Attacks that bring websites down have gotten easier to launch and more ruthless these days. The scale and size has increased significantly, therefore driving huge demand for services or Web Ninjas to fight them off.
"The largest attacks today are exceeding 300 gigabits per second. The largest attacks we saw a year ago topped out around 100 gigabits per second," said Matthew Prince, co-founder and CEO of Cloudflare.
Cloudflare, if you're not familiar, is a content delivery network - useful to websites during peak periods of heavy traffic or if they're targets of Denial of Service (DoS) attacks. About three months ago, Vator was the target of such an assault, where we were bombarded with tons of traffic that essentially brought our site down. Our hosting provider Engine Yard quickly advised us to use Cloudflare. So we are now happy customers, paying for the security to ward off those villanous, annoying attackers.
On Tuesday, Cloudflare launched Mirage 2.0, a much-improved service to help mobile websites load and perform faster. It costs about $20 a month.
"Mobile websites have limited capacity that they can draw on," said Prince. About 70% of the bites that make up the pages are the images, he expalined. Initially, his team did a "naive implementation of storing images in multiple sizes" and then loading them on the browser. "That wasn't effective," he admitted. But with the 2.0 version, Cloudflare now creates a virtualized image or "massively degraded" image, as Prince refers to it, that's 1% of the image size. The virtual image has all the meta data specifications of the atual image (width, resolution, height, etc). Once the page loads, the virtual images appear. If you're on a slow connection, the images appear blurry at first, but then the software prioritizes which images goes up first, based on what you're looking at on the page.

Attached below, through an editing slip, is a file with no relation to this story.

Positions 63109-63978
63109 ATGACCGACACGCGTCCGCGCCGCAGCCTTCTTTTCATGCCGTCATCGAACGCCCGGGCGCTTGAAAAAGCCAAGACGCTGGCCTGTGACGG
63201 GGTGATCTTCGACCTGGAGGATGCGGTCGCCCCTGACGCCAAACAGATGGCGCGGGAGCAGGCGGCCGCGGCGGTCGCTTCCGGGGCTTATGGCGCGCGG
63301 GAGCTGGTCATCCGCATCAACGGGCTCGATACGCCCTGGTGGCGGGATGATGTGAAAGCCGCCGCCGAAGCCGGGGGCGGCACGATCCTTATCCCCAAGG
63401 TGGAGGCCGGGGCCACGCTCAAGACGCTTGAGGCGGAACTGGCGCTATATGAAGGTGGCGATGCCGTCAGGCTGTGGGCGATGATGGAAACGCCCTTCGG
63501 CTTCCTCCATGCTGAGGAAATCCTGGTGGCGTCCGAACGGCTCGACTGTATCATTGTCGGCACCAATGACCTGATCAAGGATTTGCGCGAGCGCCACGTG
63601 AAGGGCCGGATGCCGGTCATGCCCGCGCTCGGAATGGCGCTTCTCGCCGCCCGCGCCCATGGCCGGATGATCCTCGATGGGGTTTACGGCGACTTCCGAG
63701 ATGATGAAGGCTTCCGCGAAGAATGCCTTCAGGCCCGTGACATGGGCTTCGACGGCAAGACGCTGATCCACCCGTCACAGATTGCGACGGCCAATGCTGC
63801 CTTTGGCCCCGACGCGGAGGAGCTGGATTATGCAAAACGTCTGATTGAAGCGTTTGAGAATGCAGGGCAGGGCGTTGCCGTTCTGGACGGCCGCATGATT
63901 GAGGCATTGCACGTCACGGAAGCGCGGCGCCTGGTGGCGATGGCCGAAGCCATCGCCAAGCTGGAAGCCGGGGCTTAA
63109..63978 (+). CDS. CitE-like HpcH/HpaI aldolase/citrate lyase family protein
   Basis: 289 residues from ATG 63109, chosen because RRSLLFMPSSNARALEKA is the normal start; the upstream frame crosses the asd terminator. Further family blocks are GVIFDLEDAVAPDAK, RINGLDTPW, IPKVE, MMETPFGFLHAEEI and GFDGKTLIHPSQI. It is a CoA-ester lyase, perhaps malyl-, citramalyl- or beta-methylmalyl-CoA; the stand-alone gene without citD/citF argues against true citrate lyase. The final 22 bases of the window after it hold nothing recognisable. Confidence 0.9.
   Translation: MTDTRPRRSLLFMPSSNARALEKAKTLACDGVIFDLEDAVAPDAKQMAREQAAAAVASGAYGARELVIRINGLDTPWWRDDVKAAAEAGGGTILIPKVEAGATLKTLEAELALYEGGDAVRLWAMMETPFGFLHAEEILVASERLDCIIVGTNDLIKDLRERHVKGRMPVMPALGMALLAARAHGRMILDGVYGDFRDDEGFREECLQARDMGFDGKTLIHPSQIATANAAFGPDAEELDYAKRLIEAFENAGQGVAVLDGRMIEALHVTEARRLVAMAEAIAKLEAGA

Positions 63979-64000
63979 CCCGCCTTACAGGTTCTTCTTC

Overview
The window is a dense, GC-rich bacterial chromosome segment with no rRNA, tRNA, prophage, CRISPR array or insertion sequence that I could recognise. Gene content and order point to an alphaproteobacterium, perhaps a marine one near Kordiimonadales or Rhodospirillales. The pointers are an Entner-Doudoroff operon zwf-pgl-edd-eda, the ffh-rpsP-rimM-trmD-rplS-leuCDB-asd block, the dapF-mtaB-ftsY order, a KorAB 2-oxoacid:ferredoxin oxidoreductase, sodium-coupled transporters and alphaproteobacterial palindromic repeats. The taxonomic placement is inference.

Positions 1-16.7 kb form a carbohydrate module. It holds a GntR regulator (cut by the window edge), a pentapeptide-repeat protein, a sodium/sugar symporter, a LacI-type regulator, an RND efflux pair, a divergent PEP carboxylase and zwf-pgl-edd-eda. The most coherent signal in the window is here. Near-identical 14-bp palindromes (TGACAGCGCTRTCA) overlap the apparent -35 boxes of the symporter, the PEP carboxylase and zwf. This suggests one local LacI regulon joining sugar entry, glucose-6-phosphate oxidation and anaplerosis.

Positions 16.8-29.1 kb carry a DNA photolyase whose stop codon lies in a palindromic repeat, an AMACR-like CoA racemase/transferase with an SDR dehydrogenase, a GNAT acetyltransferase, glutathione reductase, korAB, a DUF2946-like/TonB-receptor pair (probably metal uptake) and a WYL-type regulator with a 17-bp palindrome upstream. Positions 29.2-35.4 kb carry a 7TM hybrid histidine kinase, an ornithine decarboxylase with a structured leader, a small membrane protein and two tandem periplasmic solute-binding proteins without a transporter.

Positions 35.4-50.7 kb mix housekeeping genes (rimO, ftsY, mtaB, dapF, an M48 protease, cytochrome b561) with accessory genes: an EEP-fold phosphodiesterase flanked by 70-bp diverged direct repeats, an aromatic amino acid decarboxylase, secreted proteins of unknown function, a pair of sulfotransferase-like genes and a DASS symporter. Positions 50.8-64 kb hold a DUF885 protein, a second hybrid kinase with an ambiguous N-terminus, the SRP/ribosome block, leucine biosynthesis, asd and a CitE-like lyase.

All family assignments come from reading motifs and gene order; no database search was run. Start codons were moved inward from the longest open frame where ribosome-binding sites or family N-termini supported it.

Since launching in the fall of 2010, Cloudflare has gotten significant traction. Not only has it raised $22 million in financing from top VCs, such as Venrock and NEA, it now serves more than one million customers, ranging from small blogs paying nothing to Fortune 500 companies, paying $1 million a year.
Prince says that Cloudfare is used just as often for site performance as it is for security. And while both services are useful, providing security is far more interesting and laudable, in my opinion.
While it has competitors - such as Amazon Web Services, Akamai and more niche players, such as Prolexic - there's never enough good guys to fight off crime - which is what I'd call the attacks.
(Image source: Cloudflare)